Tarmac ribbons criss-crossing the landscape, dusty back roads twisting between the cool shadows of ancient pines, and less traveled pathways connecting present to past, all I wander, seeking, seeing, with my keyboard and camera capturing scenes and stories to share with you.

Now in its sixth year, this venue has become an important part of my life, a place where I can express my thoughts and feelings about the things I see and do, hoping the process brings me a bit closer to friends and family who enjoy sharing my sometimes chaotic and often nonlinear observations and ideas. A journal, I suppose, but one with which I find pleasure in thinking others are alongside me on my journey.

Comments, thoughts, or just a friendly chat, use the response box below or email me at patrickgroleau@gmail.com.

May 25, 2014

TOMATOES

... this morning i went for a little wanderabout on my motorcycle ... i headed north, a thought being that i could cruise along the kennebec up towards canada, then cut over the height of the land to moose head lake ... i stopped in skowhegan for lunch, a most yummy turkey club served by a sweet waitress who was also a magician, since no matter how hard i tried to empty it she somehow managed to keep my cup filled with coffee ... investigating the landscape on my ipad mini (upon which for free i loaded the entire north american road atlas) i noticed a back road i'd never explored ... heading north, just before solon i turned left and headed back towards madison on the river road ... it turned out to be one of those meandering lanes* atop two wheels one wishes would never come to an ending ...

*most appropriate description, since much of the roadbed was put down upon sand-filled meanders formed at the end of the last ice-age when the kennebec was more like the modern-day mississippi ...

... almost to madison, i ran across the "backyard farms" greenhouse ...

... it's like one of those giant airplane factories built during world war 2 ... so huge that it's one of the principal reasons we spent all last summer in traffic queues while crews installed pipelines bringing natural gas to central maine ... looking at this structure, my opinion is that the use of the phrase "backyard farms" is a bit of vocabulary reassignment,  like the term facebook "friends" or the "surge" in afganistan ... (as a former "special" weapons technician,  having worked on devices which would yield millions of tons of explosive force, don't get me started on a homemade pipe bomb now being a "weapon of mass destruction") ...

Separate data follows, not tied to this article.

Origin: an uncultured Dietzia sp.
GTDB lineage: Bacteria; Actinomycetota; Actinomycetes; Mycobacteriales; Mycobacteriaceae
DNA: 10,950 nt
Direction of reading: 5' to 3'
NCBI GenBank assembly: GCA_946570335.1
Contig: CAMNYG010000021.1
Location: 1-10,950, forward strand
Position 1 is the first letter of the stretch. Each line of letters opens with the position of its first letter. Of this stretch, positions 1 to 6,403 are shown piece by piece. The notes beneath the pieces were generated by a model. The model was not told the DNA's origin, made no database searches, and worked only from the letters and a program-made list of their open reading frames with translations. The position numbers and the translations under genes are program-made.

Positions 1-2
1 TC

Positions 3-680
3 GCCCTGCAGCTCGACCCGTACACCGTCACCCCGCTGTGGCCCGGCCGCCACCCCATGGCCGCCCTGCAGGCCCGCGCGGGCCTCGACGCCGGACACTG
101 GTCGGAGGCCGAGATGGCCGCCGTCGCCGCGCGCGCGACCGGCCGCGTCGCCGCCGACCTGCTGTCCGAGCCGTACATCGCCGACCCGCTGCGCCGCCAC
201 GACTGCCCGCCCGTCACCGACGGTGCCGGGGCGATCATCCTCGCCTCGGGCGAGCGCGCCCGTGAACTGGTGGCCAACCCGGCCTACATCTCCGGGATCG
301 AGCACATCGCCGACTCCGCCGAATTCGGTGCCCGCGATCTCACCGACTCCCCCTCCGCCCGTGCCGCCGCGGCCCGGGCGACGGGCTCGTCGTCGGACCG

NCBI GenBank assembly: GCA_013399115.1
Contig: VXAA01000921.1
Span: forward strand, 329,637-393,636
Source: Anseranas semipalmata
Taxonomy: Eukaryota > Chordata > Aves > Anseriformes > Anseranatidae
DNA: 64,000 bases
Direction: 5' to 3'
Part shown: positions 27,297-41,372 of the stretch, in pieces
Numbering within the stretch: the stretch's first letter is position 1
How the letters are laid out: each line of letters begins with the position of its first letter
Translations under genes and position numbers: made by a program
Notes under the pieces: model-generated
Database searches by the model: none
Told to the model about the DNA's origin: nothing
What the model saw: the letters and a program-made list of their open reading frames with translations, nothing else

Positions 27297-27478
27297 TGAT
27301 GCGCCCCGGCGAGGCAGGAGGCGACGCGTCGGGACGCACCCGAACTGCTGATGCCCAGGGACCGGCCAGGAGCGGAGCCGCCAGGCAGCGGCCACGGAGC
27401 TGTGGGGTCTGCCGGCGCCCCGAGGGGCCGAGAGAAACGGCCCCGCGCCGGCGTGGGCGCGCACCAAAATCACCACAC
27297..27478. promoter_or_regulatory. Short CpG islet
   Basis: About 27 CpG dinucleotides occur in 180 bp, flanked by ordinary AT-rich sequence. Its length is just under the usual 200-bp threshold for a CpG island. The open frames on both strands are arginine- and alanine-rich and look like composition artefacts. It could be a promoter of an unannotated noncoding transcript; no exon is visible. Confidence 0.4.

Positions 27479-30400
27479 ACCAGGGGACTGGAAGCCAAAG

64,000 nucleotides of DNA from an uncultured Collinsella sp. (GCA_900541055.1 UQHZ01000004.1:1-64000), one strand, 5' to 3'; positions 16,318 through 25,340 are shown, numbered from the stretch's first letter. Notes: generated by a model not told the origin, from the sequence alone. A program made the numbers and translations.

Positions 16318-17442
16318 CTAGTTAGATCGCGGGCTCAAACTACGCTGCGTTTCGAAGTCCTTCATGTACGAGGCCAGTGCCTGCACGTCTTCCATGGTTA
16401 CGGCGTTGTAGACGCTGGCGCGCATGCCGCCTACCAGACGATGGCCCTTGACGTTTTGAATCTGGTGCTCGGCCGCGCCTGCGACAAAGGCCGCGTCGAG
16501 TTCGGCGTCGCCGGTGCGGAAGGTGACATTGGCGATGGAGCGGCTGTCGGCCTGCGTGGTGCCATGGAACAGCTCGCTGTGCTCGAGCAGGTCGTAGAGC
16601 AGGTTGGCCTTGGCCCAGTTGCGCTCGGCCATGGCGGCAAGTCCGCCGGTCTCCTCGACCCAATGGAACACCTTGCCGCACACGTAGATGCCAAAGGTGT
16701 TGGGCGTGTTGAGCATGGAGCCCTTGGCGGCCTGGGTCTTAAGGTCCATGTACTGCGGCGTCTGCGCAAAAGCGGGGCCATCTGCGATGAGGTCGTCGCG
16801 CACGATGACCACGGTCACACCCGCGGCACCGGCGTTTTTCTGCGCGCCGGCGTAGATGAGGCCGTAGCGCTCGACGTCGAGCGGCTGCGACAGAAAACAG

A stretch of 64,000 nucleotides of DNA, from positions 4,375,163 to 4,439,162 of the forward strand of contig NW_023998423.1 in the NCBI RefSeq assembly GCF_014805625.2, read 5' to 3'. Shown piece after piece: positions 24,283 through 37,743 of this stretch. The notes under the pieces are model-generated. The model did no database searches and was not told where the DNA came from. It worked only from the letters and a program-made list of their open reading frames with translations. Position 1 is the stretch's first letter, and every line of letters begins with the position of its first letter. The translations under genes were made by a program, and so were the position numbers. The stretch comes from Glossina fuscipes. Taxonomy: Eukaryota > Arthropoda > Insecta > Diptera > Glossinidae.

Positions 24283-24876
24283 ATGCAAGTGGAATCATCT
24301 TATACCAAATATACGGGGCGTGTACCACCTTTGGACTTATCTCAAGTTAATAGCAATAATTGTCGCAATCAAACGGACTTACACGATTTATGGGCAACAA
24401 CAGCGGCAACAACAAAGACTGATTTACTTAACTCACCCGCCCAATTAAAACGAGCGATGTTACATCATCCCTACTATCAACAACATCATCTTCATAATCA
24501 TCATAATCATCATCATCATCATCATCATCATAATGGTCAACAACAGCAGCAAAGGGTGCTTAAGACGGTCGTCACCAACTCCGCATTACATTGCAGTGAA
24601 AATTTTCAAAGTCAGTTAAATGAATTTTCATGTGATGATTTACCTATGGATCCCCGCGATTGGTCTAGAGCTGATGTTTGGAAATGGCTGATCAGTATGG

... but, when all is said and done, for those living in maine the industrial hybrid genetic mutant fruits raised in this building are much better tasting than most of those shipped to us from the other side of the continent ...
... i was most impressed with the security measures protecting these tomatoes ... other'n single rather than double fences, it is very similar to that which surrounded the "q" areas within which were stored the "specials" upon which i tinkered ...

... hmmmm ...

"Feed me Seymour, feed me all night long.
That's right, boy!
You can do it!
Feed me, Seymour, feed me all night long.
Ha-ha-ha-ha-ha!
'Cause if you feed me, Seymour,
I can grow up big and strong!
CHARLES B. GRIFFITH

... "backyard farms" ... up along the river road in madison, maine, i wonder what might really be going on ...

... addendum:  upon close inspection, i wondered about a gimongous greenhouse filled with tomato plants being referred to as a "campus" ... i looked it up, discovering to my delight that the word "campus" in latin means "field" ... princeton college, just before the war for independence, was the first school to thus refer to its grounds ...